Today, we'll introduce the concept of the P/E ratio for those who are learning about investing. To keep it practical, we'll show how TOTAL S.A.'s (EPA:FP) P/E ratio could help you assess the value on offer. Looking at earnings over the last twelve months, TOTAL has a P/E ratio of 13.91. That is equivalent to an earnings yield of about 7.2%.
See our latest analysis for TOTAL
How Do I Calculate TOTAL's Price To Earnings Ratio?
The formula for price to earnings is:
Price to Earnings Ratio = Price per Share (in the reporting currency) ÷ Earnings per Share (EPS)
Or for TOTAL:
P/E of 13.91 = €51.87 (Note: this is the share price in the reporting currency, namely, USD ) ÷ €3.73 (Based on the year to September 2019.)
Is A High Price-to-Earnings Ratio Good?
A higher P/E ratio means that buyers have to pay a higher price for each €1 the company has earned over the last year. That isn't necessarily good or bad, but a high P/E implies relatively high expectations of what a company can achieve in the future.
Does TOTAL Have A Relatively High Or Low P/E For Its Industry?
We can get an indication of market expectations by looking at the P/E ratio. The image below shows that TOTAL has a lower P/E than the average (16.1) P/E for companies in the oil and gas industry.
This suggests that market participants think TOTAL will underperform other companies in its industry. Since the market seems unimpressed with TOTAL, it's quite possible it could surprise on the upside. You should delve deeper. I like to check if company insiders have been buying or selling.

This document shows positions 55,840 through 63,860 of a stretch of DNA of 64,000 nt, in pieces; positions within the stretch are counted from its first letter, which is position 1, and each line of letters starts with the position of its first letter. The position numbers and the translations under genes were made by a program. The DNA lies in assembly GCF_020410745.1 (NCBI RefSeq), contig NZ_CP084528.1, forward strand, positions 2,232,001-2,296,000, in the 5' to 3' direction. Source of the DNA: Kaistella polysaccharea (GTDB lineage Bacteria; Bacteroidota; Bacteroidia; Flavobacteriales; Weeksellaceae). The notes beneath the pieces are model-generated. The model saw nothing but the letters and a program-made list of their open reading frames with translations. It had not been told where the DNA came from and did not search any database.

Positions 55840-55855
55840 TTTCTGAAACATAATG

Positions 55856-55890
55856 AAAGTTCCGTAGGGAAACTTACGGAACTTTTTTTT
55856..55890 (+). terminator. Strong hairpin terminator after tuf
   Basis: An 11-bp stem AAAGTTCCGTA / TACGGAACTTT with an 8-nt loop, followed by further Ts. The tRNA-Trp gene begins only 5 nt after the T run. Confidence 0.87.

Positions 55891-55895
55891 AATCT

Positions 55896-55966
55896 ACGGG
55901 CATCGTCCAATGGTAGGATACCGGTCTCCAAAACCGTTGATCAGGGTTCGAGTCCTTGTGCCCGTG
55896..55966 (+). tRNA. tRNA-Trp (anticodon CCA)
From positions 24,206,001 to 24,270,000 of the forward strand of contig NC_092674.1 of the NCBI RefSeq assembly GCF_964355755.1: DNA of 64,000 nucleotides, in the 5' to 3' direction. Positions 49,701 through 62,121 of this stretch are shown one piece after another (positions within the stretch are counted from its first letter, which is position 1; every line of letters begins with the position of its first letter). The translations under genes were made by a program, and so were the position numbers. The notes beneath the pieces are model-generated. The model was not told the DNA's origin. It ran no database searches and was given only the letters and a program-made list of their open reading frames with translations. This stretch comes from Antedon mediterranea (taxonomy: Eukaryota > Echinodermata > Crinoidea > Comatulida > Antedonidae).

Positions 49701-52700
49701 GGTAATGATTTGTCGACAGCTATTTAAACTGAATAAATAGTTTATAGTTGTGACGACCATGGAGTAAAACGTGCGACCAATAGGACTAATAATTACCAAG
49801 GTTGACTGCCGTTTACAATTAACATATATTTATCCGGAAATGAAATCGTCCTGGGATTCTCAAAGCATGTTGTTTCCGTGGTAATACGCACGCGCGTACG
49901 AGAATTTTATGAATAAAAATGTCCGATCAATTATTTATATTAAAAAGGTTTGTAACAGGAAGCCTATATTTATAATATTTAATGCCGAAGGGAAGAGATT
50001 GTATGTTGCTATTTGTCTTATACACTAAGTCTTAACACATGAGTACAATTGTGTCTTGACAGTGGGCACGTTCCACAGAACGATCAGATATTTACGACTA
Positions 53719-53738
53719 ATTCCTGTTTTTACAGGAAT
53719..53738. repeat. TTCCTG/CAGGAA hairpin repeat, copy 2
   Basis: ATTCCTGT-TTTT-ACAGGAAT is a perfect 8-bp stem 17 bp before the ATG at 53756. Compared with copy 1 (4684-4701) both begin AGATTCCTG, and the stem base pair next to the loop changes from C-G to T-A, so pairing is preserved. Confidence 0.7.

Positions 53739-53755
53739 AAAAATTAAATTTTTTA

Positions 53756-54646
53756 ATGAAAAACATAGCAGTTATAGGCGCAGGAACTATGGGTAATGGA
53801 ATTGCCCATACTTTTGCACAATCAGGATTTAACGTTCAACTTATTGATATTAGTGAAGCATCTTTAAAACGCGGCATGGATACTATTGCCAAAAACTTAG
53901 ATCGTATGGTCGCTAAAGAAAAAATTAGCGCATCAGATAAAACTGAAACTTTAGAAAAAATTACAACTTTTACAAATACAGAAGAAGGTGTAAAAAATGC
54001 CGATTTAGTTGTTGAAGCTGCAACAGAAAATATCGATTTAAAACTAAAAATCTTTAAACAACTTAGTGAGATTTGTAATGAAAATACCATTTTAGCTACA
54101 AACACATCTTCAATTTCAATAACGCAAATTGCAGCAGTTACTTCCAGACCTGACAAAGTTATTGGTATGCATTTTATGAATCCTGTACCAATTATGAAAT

How Growth Rates Impact P/E Ratios
P/E ratios primarily reflect market expectations around earnings growth rates. Earnings growth means that in the future the 'E' will be higher. That means unless the share price increases, the P/E will reduce in a few years. And as that P/E ratio drops, the company will look cheap, unless its share price increases.
TOTAL shrunk earnings per share by 15% over the last year. But it has grown its earnings per share by 30% per year over the last three years. And EPS is down 7.0% a year, over the last 5 years. This growth rate might warrant a below average P/E ratio.
A Limitation: P/E Ratios Ignore Debt and Cash In The Bank
Don't forget that the P/E ratio considers market capitalization. So it won't reflect the advantage of cash, or disadvantage of debt. The exact same company would hypothetically deserve a higher P/E ratio if it had a strong balance sheet, than if it had a weak one with lots of debt, because a cashed up company can spend on growth.
Such spending might be good or bad, overall, but the key point here is that you need to look at debt to understand the P/E ratio in context.
How Does TOTAL's Debt Impact Its P/E Ratio?
Net debt totals 22% of TOTAL's market cap. This could bring some additional risk, and reduce the number of investment options for management; worth remembering if you compare its P/E to businesses without debt.
The Bottom Line On TOTAL's P/E Ratio
TOTAL's P/E is 13.9 which is below average (17.9) in the FR market. With only modest debt, it's likely the lack of EPS growth at least partially explains the pessimism implied by the P/E ratio.
When the market is wrong about a stock, it gives savvy investors an opportunity. If the reality for a company is not as bad as the P/E ratio indicates, then the share price should increase as the market realizes this. So this free report on the analyst consensus forecasts could help you make a master move on this stock.
But note: TOTAL may not be the best stock to buy. So take a peek at this free list of interesting companies with strong recent earnings growth (and a P/E ratio below 20).
If you spot an error that warrants correction, please contact the editor at firstname.lastname@example.org. This article by Simply Wall St is general in nature. It does not constitute a recommendation to buy or sell any stock, and does not take account of your objectives, or your financial situation. Simply Wall St has no position in the stocks mentioned.
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